Again the fable is directed against Abimelech. What was this man to whom Shechem had sworn fealty? An olive, a fig tree, fruitful and therefore to be sought after? Was he a vine capable of rising on popular support to useful and honourable service? Not he. It was the bramble they had chosen, the poor grovelling jagged thorn bush that tears the flesh, whose end is to feed the fire of the oven. Who ever heard of a good or heroic deed Abimelech had done? He was simply a contemptible upstart, without moral principle, as ready to wound as to flatter, and they who chose him for king would too soon find their error. Now that he had done something, what was it? There were Israelites among the crowd that shouted in his honour. Had they already forgotten the services of Gideon so completely as to fall down before a wretch red handed from the murder of their hero’s sons? Such a beginning showed the character of the man they trusted, and the same fire which had issued from the bramble at Ophrah would flame out upon themselves. This was but the beginning; soon there would be war to the knife between Abimelech and Shechem.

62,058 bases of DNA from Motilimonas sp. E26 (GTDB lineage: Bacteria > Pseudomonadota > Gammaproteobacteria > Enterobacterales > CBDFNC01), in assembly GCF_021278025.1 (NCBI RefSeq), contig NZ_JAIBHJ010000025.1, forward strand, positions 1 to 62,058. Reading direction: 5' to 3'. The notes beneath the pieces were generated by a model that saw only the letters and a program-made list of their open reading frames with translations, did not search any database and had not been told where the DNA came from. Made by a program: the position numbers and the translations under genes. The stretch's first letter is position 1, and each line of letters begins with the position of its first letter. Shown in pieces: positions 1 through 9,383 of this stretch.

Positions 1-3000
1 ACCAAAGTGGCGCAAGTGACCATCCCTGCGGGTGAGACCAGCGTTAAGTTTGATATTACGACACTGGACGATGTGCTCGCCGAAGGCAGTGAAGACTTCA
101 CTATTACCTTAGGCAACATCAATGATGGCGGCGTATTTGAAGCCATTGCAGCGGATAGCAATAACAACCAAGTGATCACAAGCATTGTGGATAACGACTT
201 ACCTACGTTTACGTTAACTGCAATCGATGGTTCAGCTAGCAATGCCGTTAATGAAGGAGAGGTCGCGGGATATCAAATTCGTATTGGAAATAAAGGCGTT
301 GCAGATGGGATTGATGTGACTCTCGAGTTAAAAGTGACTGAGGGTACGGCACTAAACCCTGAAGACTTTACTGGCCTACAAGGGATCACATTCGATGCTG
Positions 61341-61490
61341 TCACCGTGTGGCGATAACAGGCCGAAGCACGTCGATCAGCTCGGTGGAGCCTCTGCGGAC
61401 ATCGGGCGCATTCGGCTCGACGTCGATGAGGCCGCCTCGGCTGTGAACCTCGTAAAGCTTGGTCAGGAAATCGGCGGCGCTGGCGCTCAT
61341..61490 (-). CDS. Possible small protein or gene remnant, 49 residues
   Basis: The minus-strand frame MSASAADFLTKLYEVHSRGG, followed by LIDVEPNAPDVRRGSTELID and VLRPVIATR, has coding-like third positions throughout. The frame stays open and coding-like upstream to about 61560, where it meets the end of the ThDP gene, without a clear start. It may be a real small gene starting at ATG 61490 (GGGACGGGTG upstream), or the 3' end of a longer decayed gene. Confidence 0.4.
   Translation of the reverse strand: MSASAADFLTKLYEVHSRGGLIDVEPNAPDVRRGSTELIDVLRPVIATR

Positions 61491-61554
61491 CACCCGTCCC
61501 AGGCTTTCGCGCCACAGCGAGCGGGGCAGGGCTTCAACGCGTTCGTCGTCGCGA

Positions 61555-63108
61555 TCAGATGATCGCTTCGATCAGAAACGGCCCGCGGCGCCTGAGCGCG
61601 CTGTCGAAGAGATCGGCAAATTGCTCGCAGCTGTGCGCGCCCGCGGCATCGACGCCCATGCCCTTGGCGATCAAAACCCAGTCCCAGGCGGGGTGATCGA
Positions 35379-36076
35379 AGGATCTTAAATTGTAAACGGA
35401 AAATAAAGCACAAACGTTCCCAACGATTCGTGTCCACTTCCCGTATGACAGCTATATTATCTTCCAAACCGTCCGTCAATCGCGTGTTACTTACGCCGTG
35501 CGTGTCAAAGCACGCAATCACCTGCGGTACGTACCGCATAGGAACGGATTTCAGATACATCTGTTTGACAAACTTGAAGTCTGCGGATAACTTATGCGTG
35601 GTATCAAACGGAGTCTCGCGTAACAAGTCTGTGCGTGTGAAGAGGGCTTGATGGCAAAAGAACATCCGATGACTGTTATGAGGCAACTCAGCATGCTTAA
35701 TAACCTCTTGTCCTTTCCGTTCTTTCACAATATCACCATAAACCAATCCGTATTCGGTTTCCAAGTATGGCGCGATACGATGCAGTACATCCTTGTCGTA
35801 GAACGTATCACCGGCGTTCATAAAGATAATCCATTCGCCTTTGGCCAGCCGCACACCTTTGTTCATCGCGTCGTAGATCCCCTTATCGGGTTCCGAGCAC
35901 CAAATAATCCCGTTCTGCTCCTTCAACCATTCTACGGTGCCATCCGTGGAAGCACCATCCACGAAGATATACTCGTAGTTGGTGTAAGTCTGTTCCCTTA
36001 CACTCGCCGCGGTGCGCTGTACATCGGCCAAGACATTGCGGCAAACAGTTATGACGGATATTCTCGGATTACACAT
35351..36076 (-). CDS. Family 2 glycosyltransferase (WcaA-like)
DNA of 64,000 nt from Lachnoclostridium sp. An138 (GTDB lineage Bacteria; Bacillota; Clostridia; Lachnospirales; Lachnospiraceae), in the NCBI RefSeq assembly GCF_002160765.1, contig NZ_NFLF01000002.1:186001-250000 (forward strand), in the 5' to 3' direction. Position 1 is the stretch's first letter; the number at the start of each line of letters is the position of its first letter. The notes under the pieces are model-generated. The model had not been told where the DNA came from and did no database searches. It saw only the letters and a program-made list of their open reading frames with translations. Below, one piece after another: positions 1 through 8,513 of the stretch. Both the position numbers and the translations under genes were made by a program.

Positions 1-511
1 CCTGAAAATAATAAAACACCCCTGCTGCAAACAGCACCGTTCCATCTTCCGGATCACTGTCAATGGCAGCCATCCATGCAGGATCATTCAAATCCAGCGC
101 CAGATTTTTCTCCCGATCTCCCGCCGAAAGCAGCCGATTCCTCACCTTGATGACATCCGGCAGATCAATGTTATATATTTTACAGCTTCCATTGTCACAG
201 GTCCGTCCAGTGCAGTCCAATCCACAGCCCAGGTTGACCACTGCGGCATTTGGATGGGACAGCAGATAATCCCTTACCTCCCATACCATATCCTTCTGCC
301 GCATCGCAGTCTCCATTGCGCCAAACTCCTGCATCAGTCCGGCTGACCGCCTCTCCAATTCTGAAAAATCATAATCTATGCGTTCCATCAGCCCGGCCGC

We find instruction in the parable by regarding the answers put into the mouth of this tree and that, when they are invited to wave to and fro over the others. There are honours which are dearly purchased, high positions which cannot be assumed without renouncing the true end and fruition of life. One, for example, who is quietly and with increasing efficiency doing his part in a sphere to which he is adapted must set aside the gains of long discipline if he is to become a social leader. He can do good where he is. Not so certain is it that he will be able to serve his fellows well in public office. It is one thing to enjoy the deference paid to a leader while the first enthusiasm on his behalf continues, but it is quite another thing to satisfy all the demands made as years go on and new needs arise. When anyone is invited to take a position of authority he is bound to consider carefully his own aptitudes. He needs also to consider those who are to be subjects or constituents and make sure that they are of the kind his rule will fit. The olive looks at the cedar and the terebinth and the palm. Will they admit his sovereignty by and by though now they vote for it? Men are taken with the candidate who makes a good impression by emphasising what will please and suppressing opinions that may provoke dissent. When they know him, how will it be? When criticism begins, will the olive not be despised for its gnarled stem, its crooked branches and dusky foliage?